When the permanent representative of Italy to the UN, the renowned Francesco Paolo Fulci, assumed the presidency of the UN Security Council in December 1996, he addressed a communication to the president of the General Assembly, the secretary general and circulated copies of a document which since come be known as the ‘Wisnumurti Guidelines’.
Prepared by the permanent representative of Indonesia, it outlined the method for electing the secretary general. The straw polls conducted by pursuing these guidelines were never intended to be a secret affair, not that it mattered. Twenty years later, when the third straw poll was conducted on August 29, the outside world came to know about it almost immediately.
The following is the tabulation of votes polled by each of the ten candidates in the third straw poll, along with the number of votes polled by them in the first two rounds.
|Candidate||Encourage||Discourage||No Opinion||2nd Round||1st Round|
The following broad conclusions emerge:
- Antonio Guterres, the former prime minister of Portugal, who, until recently, was also the high commissioner for refugees, has emerged as the candidate most likely to be the next secretary general.
- Miroslav Lajcak, the foreign affairs minister of Slovakia, is the only other candidate to secure the required threshold of votes. Interestingly, the votes he polled in the three rounds have fluctuated consistently, 7-3-5 in the first, 2-6-7 in the second and 9-5-1 in the third. He could be regarded as having an outside chance of getting elected, if, for some reason, Guterres’ candidature falters.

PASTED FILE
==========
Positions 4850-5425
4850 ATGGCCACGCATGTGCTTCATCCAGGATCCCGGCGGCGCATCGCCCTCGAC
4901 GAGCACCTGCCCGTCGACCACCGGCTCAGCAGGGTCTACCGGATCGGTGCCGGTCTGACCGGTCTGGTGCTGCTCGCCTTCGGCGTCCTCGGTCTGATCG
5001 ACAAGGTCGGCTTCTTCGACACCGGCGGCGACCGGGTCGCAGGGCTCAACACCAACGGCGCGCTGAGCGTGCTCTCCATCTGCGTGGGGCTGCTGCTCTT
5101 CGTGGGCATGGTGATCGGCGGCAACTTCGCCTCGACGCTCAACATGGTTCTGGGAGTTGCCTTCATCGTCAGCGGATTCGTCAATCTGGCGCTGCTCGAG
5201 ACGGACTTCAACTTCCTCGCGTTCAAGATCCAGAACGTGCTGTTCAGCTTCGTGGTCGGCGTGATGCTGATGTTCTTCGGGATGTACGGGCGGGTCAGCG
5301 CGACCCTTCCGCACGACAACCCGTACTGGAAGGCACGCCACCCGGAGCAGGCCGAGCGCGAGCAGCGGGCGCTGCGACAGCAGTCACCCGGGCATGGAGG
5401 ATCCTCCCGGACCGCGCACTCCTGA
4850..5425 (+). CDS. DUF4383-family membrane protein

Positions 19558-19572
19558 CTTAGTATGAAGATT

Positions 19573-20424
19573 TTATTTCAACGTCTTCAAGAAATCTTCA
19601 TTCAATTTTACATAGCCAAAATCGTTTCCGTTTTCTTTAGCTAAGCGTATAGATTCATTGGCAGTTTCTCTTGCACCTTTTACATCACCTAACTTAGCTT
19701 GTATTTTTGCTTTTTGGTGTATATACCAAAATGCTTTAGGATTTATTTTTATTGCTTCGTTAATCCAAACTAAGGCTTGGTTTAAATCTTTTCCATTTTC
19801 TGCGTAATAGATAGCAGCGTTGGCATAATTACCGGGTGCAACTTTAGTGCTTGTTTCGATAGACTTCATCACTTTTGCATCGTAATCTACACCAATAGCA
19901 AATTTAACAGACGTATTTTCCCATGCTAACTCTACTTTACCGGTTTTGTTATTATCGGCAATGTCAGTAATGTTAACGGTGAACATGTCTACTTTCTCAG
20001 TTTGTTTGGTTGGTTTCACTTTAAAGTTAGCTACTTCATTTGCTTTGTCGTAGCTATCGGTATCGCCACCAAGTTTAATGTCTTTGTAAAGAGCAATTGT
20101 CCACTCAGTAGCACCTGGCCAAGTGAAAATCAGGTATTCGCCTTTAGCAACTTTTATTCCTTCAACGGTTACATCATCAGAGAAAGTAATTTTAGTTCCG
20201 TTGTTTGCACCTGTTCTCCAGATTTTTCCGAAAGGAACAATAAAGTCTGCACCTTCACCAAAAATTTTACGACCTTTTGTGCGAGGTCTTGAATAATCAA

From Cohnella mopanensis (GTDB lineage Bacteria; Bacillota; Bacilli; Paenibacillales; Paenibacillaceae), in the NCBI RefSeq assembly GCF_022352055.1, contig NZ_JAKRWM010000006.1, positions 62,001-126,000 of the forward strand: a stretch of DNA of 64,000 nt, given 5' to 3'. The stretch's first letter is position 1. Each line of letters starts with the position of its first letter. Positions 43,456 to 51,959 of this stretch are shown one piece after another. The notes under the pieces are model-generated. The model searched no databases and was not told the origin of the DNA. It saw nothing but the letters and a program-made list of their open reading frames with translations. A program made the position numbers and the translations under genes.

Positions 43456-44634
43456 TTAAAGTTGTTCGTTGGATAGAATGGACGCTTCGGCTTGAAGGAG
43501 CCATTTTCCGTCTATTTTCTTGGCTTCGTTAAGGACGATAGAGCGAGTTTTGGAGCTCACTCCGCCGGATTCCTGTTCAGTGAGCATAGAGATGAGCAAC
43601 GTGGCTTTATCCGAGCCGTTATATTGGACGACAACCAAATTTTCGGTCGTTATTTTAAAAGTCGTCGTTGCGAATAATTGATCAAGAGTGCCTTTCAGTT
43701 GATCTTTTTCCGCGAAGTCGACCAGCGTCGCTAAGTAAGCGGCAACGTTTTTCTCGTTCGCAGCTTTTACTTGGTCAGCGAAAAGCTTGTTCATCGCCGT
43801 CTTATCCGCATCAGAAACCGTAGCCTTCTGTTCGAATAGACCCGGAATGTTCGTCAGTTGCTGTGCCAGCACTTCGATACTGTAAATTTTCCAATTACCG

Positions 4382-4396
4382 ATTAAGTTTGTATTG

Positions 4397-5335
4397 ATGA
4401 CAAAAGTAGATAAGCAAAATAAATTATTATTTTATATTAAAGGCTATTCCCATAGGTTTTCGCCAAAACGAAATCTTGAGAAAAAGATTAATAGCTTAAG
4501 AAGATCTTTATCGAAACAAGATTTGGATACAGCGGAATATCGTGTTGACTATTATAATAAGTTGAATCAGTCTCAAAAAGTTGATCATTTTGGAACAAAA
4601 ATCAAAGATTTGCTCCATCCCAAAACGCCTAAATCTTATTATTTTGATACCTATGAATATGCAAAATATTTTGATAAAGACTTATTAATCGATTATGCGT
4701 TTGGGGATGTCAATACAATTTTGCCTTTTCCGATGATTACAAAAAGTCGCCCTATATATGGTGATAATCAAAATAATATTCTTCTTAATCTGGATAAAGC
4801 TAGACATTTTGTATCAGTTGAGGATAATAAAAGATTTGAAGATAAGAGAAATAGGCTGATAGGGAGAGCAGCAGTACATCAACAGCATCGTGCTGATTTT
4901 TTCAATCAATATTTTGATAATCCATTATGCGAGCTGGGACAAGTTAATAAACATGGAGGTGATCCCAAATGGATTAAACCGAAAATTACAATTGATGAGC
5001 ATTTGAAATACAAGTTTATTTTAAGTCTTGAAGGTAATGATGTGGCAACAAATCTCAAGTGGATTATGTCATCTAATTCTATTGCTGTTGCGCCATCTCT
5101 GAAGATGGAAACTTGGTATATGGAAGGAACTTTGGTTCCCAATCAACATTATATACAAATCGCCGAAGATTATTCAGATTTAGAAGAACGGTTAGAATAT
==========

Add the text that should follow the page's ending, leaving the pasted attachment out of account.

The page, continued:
- The three women candidates, Irina Bokova, Susana Malcorra and Helen Clark, in that order, are among the top five, but have received five, seven and eight discourage votes, respectively. All of them have little prospect of reversing the tide, after having failed to secure the required nine positive votes in three successive rounds, and having gotten a significant number of discourage votes.
New Zealand is scheduled to hold the presidency of the council in September. If Clark decides to continue in the race, the next straw poll on coloured paper, indicating the votes of permanent members, will take place under Russian presidency in October.
With Guterres having established a commanding lead, the final outcome will be shaped by hard bargaining behind the scenes. Given his professional standing and track record, it is unlikely that any permanent member would veto his candidature. What is likely, however, is that the threat of a veto could be effectively used to drive a hard bargain.
The desire to enforce a system of regional and geographical solutions and have an East European as the UN chief will no doubt be used as an argument, even if it used only as a talking point. Given the votes polled by the three women candidates, the gender issue is unlikely to surface even as a talking point in the hard ball-play likely.
The discouragement of the women candidates has drawn a lot of flak from the campaign to elect a woman as the next UN secretary general, which is run by a consortium of organisations working for gender equality. Their latest statement labelled it a matter of ‘clear disrespect for the highly qualified female candidates’ and questioned the council’s ability to ‘bring the UN into the twenty-first century’.
It is of course entirely possible to introduce a new candidate at this stage, but that candidate would require, at the very least, the explicit support of at least three of the five permanent members and a ‘no objection’ from the other two.
With Guterres having secured 12, 11 and again 11 positive votes after three rounds, finding another candidate with a profile and experience to match his appears a tall order. Barring some completely unforeseen development(s), Guterres is likely to be the ninth secretary general of the United Nations.